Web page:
Their goal: to test a technology that can provide a fast Internet connection anywhere in the world. The project is ambitious and still embryonic. Presented three years ago, it should not be completed before 2020.
“We want to create a global telecommunications system that will be bigger than anything imagined so far,” Musk said in 2015. The contractor wants to deploy a constellation of about 12,000 small satellites. A third will be placed at an altitude of 1,150 kilometers – against just under 36,000 kilometers for geostationary satellites. They will be able to provide access to the Web on a radius greater than 1,000 kilometers. The altitude of the remaining 8,000 aircraft will be 300 kilometers.
Three years ago, Musk said he was ready to invest up to $ 10 billion. To design its satellites, the American company has opened a new office in Redmond, a suburban city of Seattle. She explains, however, that the number of engineers working on the project remains modest. This constellation, called Starlink, will not be operational “for at least five years,” explained Musk, in 2015. Space X now recognizes that the project has fallen behind, evoking a “considerable work”. The initial schedule should not be kept.
40 Million Subscribers
Mr. Musk’s ambition is to become “the primary means of routing long-distance Internet traffic,” believing his technology will outperform current terrestrial equipment. “The speed of light is 40% faster in the space vacuum than in the fiber,” he recalled in 2015. Second ambition: connect to the network the poorest or most remote geographical areas. According to a United Nations study, 4.1 billion people still do not have access to the Web.
For SpaceX, this Internet network will be “a source of long-term revenue so that SpaceX can finance the construction of a colony on Mars”, It is the ultimate ambition of the entrepreneur, who explained in the past wanting to “die on Mars, and not on impact “. In an internal document written in 2015 and published by the Wall Street Journal, the company was counting on 40 million subscribers in 2025, which would represent a turnover of 30 billion dollars a year. Figures that SpaceX did not want to comment.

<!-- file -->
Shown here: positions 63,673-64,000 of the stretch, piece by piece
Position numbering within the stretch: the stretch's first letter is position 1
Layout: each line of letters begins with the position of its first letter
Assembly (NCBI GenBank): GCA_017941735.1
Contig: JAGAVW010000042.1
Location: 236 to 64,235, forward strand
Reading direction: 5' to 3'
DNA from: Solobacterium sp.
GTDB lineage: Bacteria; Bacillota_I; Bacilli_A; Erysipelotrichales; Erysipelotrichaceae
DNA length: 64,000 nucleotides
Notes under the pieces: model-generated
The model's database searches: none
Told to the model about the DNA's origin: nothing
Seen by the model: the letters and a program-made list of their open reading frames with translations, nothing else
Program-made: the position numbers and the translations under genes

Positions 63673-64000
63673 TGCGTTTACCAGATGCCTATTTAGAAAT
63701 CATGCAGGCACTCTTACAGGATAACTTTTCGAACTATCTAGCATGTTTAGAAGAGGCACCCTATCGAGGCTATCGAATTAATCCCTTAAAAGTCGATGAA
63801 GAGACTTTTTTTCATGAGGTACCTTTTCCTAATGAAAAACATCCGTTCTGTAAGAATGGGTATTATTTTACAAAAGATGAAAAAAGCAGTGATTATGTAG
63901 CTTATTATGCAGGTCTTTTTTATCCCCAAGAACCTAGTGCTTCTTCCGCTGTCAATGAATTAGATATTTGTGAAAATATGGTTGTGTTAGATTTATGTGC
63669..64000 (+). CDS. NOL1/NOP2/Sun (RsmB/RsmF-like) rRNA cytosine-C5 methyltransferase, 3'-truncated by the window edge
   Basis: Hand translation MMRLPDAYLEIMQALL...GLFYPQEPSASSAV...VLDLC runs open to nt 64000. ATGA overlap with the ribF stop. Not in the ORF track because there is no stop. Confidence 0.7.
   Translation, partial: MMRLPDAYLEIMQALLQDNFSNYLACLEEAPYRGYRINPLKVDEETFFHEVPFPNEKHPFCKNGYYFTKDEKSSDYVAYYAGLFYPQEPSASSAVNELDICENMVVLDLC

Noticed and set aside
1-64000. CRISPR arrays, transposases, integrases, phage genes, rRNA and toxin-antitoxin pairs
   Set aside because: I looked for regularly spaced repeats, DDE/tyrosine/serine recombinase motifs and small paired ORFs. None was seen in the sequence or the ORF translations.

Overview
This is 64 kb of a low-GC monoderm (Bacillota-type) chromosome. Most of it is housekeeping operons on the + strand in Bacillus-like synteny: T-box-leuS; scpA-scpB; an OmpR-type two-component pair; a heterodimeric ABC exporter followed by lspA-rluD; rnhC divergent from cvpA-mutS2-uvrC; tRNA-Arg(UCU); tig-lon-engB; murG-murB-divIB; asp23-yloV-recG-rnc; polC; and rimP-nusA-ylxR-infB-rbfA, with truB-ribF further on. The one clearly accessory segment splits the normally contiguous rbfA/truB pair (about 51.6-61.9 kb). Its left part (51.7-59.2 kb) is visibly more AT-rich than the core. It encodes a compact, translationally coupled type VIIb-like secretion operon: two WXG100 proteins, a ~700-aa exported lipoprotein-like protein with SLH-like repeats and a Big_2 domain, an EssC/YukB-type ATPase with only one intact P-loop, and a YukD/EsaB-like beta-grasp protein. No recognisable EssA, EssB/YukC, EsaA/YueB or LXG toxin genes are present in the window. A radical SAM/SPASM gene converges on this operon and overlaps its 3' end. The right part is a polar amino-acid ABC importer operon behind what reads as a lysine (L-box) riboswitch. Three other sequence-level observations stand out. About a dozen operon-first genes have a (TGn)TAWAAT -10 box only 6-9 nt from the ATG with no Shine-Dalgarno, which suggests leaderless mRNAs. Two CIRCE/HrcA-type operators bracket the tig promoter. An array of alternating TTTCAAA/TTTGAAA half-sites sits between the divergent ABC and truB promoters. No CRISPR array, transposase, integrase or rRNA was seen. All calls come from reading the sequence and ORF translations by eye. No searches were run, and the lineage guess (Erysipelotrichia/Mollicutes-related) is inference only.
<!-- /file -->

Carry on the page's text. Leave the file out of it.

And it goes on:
Google an facebook abandon
Mr. Musk is not the only one to want to build this “space Internet”. In 2015, a consortium called OneWeb unveiled a similar project, based on the launch of 648 satellites. This consortium is led by Greg Wyler, a renowned industry entrepreneur. His company has obtained financial support from Virgin Group, the company of British billionaire Richard Branson, or the Japanese group Softbank. It has partnered with Airbus to design and produce its satellites. Mr. Wyler hopes to be operational in 2019.
On the other hand, Google and Facebook seem to have abandoned their spatial ambitions. The first sold last year Skybox, a manufacturer of microsatellites bought in 2014. In early 2015, he had also injected a billion dollars into SpaceX. The second no longer communicates about his project since the explosion in September 2016, the Falcon 9 launcher that was to orbit a satellite Eutelsat, the French operator with whom he had partnered. The two companies now favor other means, such as drones and balloons whose deployment will certainly be faster